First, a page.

Wallabies face World Cup wipeout
Four nations can win next year's Rugby World Cup in Japan now the All Blacks' right to rule has been rattled yet, sadly, Australia's Wallabies are not among them.
Ireland's well-drilled and skilled heroes, the resurgent yet hot-and-cold South Africans and the team coached by Eddie Jones have all dented the Kiwi armour recently.
On form, the call can't be challenged and the intrigue is whether Michael Hooper's Wallabies can catch a freak wave to catch up a little.
Upsetting Eddie's England at Twickenham on Sunday morning would shake-up the vibe because no team wants to head into the off-season completely on the nose.
The Wallabies have fluffed their lines way too often this year already but Will Genia's 100th Test deserves to rouse something special from his teammates.
The great thing about watching the TV marathons of rugby Tests from the northern hemisphere over the past fortnight has been pegging the good, bad and ugly of each team.
Ireland's superb 16-9 victory on the weekend was the biggest shock for the All Blacks in Dublin since the Wallabies played just as well to knock them off in the 1991 World Cup semi-final.
Every office Kiwi is a little less cocky today.
In so many ways, the Irish were everything the Wallabies have not been this year.
They won because they had a lineout that works and a winger like Jacob Stockdale who can gather a supreme chip-and-chase kick like it's not an unfathomable skill.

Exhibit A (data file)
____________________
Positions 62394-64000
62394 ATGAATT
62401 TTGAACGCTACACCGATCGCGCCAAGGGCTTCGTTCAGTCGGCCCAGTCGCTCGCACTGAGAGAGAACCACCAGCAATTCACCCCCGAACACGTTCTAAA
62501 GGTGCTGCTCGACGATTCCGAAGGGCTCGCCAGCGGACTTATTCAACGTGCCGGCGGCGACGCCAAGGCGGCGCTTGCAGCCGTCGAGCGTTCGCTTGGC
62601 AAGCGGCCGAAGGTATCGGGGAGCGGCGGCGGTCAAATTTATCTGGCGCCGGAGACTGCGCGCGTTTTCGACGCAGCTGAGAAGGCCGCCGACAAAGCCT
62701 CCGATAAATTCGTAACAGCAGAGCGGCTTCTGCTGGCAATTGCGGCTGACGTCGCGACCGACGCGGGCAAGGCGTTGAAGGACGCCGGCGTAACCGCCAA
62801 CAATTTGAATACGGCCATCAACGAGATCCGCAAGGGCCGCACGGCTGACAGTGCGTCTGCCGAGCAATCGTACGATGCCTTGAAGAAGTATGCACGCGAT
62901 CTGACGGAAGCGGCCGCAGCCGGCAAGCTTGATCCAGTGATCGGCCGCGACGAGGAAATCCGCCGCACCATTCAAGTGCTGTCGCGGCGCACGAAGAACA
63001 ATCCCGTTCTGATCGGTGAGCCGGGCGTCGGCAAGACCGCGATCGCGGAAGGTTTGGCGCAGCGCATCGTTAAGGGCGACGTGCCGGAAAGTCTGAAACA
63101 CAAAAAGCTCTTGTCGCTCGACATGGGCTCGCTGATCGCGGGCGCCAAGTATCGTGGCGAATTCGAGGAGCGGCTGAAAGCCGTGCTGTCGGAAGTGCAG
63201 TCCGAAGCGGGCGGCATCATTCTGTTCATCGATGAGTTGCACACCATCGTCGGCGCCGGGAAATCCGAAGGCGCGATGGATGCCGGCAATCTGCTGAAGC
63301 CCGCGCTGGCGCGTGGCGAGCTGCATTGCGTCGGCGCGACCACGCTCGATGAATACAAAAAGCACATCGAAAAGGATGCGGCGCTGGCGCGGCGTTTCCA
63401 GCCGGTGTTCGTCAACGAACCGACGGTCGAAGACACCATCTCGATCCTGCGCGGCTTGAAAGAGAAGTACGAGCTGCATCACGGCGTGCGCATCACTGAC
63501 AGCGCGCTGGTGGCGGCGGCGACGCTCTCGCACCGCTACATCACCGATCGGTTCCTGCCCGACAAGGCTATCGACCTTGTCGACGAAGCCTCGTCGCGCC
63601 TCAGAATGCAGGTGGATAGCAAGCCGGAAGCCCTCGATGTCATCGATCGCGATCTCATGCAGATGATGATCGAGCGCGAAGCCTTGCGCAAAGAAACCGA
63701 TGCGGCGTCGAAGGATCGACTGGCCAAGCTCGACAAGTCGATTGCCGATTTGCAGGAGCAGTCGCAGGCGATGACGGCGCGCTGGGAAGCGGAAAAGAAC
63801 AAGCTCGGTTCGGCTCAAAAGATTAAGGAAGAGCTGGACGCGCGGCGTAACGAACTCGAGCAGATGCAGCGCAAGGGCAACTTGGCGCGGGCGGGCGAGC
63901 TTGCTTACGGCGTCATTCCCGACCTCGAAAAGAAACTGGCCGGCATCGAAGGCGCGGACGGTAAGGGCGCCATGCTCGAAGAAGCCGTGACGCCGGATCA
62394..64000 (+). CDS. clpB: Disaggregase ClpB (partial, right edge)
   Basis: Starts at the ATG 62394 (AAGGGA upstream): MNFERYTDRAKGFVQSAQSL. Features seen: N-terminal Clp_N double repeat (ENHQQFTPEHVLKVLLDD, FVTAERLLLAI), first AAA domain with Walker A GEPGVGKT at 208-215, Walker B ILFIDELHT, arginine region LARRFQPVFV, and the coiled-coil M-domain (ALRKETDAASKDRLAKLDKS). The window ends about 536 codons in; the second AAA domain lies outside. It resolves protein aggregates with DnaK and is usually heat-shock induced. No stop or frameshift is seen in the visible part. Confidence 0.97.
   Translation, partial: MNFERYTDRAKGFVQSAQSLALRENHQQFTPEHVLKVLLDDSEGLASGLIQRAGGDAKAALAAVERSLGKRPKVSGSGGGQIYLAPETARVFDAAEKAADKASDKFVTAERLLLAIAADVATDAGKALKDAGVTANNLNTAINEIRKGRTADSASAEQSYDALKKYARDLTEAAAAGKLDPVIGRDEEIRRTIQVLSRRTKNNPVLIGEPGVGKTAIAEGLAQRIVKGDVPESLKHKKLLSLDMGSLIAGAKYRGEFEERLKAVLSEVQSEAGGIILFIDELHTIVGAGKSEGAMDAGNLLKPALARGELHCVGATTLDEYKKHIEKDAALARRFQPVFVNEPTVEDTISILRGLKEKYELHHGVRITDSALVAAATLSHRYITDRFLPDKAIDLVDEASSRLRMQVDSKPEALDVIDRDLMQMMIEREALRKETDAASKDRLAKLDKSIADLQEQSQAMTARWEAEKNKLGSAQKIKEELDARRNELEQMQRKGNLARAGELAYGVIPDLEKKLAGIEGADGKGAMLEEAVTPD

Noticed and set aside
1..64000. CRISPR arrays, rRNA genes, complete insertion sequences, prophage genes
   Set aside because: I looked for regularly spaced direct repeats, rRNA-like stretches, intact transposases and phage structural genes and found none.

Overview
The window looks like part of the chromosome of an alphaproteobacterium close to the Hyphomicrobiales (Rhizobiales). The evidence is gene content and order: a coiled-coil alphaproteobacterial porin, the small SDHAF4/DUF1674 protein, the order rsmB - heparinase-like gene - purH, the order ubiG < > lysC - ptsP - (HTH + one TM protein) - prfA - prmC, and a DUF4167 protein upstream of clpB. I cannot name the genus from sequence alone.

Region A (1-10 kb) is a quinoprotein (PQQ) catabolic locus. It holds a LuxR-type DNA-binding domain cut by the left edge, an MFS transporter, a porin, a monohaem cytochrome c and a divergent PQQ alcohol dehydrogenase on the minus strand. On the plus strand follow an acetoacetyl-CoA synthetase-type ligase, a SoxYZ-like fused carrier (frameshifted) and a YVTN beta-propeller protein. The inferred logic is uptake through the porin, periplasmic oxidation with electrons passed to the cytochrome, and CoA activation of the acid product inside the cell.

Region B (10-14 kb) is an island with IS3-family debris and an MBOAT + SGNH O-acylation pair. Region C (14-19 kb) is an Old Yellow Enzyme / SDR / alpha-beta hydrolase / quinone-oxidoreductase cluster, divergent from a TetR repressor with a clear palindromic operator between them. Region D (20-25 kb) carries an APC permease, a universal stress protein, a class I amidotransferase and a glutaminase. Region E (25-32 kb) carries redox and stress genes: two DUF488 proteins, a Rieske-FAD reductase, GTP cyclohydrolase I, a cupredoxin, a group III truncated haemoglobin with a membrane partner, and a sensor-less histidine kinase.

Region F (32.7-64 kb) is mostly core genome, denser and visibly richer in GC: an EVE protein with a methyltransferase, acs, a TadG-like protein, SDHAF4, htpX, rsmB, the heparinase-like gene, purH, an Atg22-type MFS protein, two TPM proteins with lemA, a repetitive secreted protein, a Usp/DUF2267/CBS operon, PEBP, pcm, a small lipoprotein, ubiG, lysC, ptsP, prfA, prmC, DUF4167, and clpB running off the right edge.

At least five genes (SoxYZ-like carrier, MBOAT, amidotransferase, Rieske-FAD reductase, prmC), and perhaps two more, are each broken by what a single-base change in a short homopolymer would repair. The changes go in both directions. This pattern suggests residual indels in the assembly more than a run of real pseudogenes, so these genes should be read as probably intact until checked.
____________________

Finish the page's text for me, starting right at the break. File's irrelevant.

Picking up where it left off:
The wonderful switch play to the short side that generated the Test's one try was a beauty, another rugby basic too little employed by Wallaby backs.
Instead, of a stupid Kurtley Beale cutout pass blooper on his own tryline in Port Elizabeth, the practical Irish put up a contestable kick from their 22 to exit from every kick-off.
Unlike the Wallabies, the Irish never exposed themselves to flipping the ball crabwise to the sideline where a turnover might be run back 50m for a counter-attack try.
Israel Folau's two wasteful one-handed offloads to no one in particular weren't just a scar against Italy because Wallabies have been doing that dumb stuff all year.
The Irish defence was jolting and smothering and they expertly knew how to recycle their own ball to keep the pressure on and pinch a little too through titan Peter O'Mahony.
All Blacks Brodie Retallick, Kieran Read and Beauden Barrett all dropped the ball. Pressure.
It had taken 113 years for the Irish to beat the All Blacks in Dublin and the city went crazy.
The Wallabies don't need to watch a replay of any of their performances this year to get inspired to face England. They need to watch and learn from the Irish.
The Irish have closed the gap but are still ranked No.2 in the rankings when they deserve plaudits today as the best team in the world right now.
The Wallabies are No.6 but deserve to be even lower if they don't have the smarts to change failed patterns of play. Quickly. In time for Eddie.